Looming US Technology-Security Minerals Crisis?

By Paul Driessen – Re-Blogged From WUWT

Impacts from the 1973 OPEC oil embargo could pale by comparison to an embargo or other disrupted access to the exotic, critical and strategic metals and minerals that are essential for energy, computer, defense and other technologies that are the foundation for virtually every facet of US economy and security. Right now, the United States imports up to 100% of those materials – and two dozen of them come 60% to 100% from China, Russia or mines controlled by those two countries.

Ironically, we likely have all of them right under our feet. But the United States is the only nation in the world that locks them up, makes them inaccessible under almost any conditions. My article lays out some of the steps that must be taken to address this untenable, unsustainable situation … and cites a new book that provides fascinating and disturbing details about it.


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Electri-Fried Fusion

By Renee Hannon – Re-Blogged From WUWT

My dad is an off-the-grid kind of guy and the cost of his lifestyle choice is usually secondary. He was one of the first in Delaware to install a solar hot water heater on his roof in the early 1970s. During the past decades a gorgeous oak tree grew tall and shaded his solar panels. But that’s OK because the oak tree brought birds, squirrels and other wildlife near his deck for countless hours of viewing pleasure. So, in a sunny spot he put solar panels on the garage roof plus a new free-standing solar panel by the driveway. That free-standing solar panel is big enough to park a car under and, so far, the neighbors haven’t complained. I’m not sure what those solar panels cost but his electric bill is about $5 a month. Continue reading

We All Must Sacrifice for the Environment

Foreword by Paul Dreissen – Re-Blogged From WUWT

Being “hoisted by his own petard” means the bomb maker gets blown up and lifted sky high by his own explosive device. Former Colorado Department of Natural Resources director Greg Walcher notes that the term applies with delicious irony to the in-your-face, holier-than-thou environmentalists who inhabit and run San Francisco.

Determined to save locally endangered salmon populations, they and the State of California have long demanded and imposed water use reductions by Central Valley farmers. But now the California Water Resources Board wants further water use reductions – and this time those reductions will also hit city residences, schools and businesses, and hit them hard: a hefty portion of 98 billion to 220 billion gallons less water per year! Imagine how many baths, showers, laundry and dishwasher loads, and other “essentials” that would mean.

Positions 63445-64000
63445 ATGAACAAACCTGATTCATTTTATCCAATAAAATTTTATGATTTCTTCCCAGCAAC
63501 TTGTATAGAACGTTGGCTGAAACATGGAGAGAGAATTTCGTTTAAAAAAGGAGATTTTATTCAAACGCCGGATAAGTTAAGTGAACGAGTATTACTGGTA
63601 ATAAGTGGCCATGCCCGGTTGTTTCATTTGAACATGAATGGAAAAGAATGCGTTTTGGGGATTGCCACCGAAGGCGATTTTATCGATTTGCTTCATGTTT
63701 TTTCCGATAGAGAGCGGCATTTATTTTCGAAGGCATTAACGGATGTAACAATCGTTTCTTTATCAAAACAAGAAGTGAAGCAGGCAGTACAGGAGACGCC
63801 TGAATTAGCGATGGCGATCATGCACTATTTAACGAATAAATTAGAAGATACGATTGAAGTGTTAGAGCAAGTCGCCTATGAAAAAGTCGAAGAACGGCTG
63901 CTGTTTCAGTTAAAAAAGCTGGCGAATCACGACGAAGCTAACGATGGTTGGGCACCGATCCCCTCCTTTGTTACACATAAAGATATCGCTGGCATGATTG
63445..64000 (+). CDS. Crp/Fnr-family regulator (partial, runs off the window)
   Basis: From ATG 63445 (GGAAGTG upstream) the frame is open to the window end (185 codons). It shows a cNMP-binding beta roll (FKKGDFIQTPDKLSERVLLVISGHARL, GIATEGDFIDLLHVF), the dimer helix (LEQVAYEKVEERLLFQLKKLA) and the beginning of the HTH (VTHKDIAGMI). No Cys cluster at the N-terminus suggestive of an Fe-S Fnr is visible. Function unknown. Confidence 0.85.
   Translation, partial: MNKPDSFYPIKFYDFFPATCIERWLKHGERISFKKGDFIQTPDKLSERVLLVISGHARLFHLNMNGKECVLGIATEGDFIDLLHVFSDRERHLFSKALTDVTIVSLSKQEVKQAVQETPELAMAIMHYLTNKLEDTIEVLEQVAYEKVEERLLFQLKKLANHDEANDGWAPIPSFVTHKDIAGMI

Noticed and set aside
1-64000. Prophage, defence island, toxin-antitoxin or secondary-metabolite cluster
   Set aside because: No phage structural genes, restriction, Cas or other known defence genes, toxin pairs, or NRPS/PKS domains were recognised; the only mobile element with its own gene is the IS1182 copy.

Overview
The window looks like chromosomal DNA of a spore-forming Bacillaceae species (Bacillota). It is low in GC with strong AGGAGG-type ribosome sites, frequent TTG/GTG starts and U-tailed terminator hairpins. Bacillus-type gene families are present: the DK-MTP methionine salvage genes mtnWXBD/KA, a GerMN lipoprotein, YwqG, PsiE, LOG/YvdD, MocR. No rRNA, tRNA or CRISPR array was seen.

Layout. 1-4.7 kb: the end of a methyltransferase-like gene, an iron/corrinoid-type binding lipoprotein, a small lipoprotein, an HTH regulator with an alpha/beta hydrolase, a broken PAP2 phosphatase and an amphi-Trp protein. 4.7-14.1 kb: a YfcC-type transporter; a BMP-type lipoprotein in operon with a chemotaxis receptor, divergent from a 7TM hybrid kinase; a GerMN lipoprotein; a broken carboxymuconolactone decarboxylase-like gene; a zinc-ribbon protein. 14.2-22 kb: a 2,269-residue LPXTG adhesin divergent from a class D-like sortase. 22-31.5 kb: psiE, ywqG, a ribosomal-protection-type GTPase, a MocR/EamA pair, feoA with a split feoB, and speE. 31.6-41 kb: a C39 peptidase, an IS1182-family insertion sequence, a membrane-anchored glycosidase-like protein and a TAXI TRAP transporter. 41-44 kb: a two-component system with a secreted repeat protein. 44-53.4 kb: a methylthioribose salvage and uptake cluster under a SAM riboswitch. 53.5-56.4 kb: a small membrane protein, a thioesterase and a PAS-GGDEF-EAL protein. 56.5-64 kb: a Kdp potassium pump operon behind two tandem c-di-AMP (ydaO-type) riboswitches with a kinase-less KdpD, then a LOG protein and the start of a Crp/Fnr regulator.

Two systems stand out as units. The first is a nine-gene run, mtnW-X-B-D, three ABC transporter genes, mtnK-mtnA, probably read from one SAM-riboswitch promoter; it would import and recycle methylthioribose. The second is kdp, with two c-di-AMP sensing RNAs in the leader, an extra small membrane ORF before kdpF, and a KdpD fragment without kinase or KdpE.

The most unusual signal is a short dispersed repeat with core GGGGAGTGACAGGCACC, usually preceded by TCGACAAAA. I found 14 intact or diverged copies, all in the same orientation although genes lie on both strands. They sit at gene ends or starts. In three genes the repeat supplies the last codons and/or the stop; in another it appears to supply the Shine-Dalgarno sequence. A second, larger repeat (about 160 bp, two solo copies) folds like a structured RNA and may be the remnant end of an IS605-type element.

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Taming the EPA Regulatory Hydra

Foreword by Paul Dreissen – Re-Blogged From WUWT

In recent years, the US Environmental Protection Agency published over 25% of all pages of regulations issued by all federal government agencies, including 13 of the 28 most costly rules. In fact, EPA has been responsible for half of all costs imposed by federal regulations on American businesses and families – often for few or no actual environmental, health or welfare benefits.

The Trump Administration has taken important steps to rein in this Regulatory Hydra. However, another anti-business, hyper-regulatory administration could reverse those gains, especially because a single Administrator runs an agency that has shown a penchant for exaggerating risks and hiding or ignoring any scientific evidence that questions its claims and proposals.

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Environmentalist Scare Stories – Never Mind!

By Paul Driessen – Re-Blogged From WUWT

Foreword: Environmental activists always claim they merely want better public policies, to save the Earth and its endangered species. Far too often, their real goal is acquiring more money and power – by misdiagnosing and misrepresenting, exaggerating and fabricating, ecological crises. It’s the road to the hell of badpublic policy. And it’s not always paved with good intentions.

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Making Concrete From Coal Ash

By Anthony Watts – Re-Blogged From WUWT

WSU researchers use coal waste to create sustainable concrete

New coal concrete reduces energy demand, greenhouse emissions

PULLMAN, Wash. – Washington State University researchers have created a sustainable alternative to traditional concrete using coal fly ash, a waste product of coal-based electricity generation.

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Bugs Hate Light at Night More Than “Climate Change”

By Anthony Watts – Re-Blogged From http://www.WattsUpWithThat.com

Light pollution a reason for insect decline

Artificial lighting at night could be a reason for declining insect populations

Climate change, pesticides and land use changes alone cannot fully explain the decline in insect populations in Germany. Scientists from the Leibniz-Institute of Freshwater Ecology and Inland Fisheries (IGB) have now discovered that regions that have experienced a sharp decline in flying insects also have high levels of light pollution. Many studies already suggest that artificial light at night has negative impacts on insects, and scientists should pay greater attention to this factor when exploring the causes of insect population declines in the future.

Counting insects is part of the job. CREDIT Gabriel Singer/IGB

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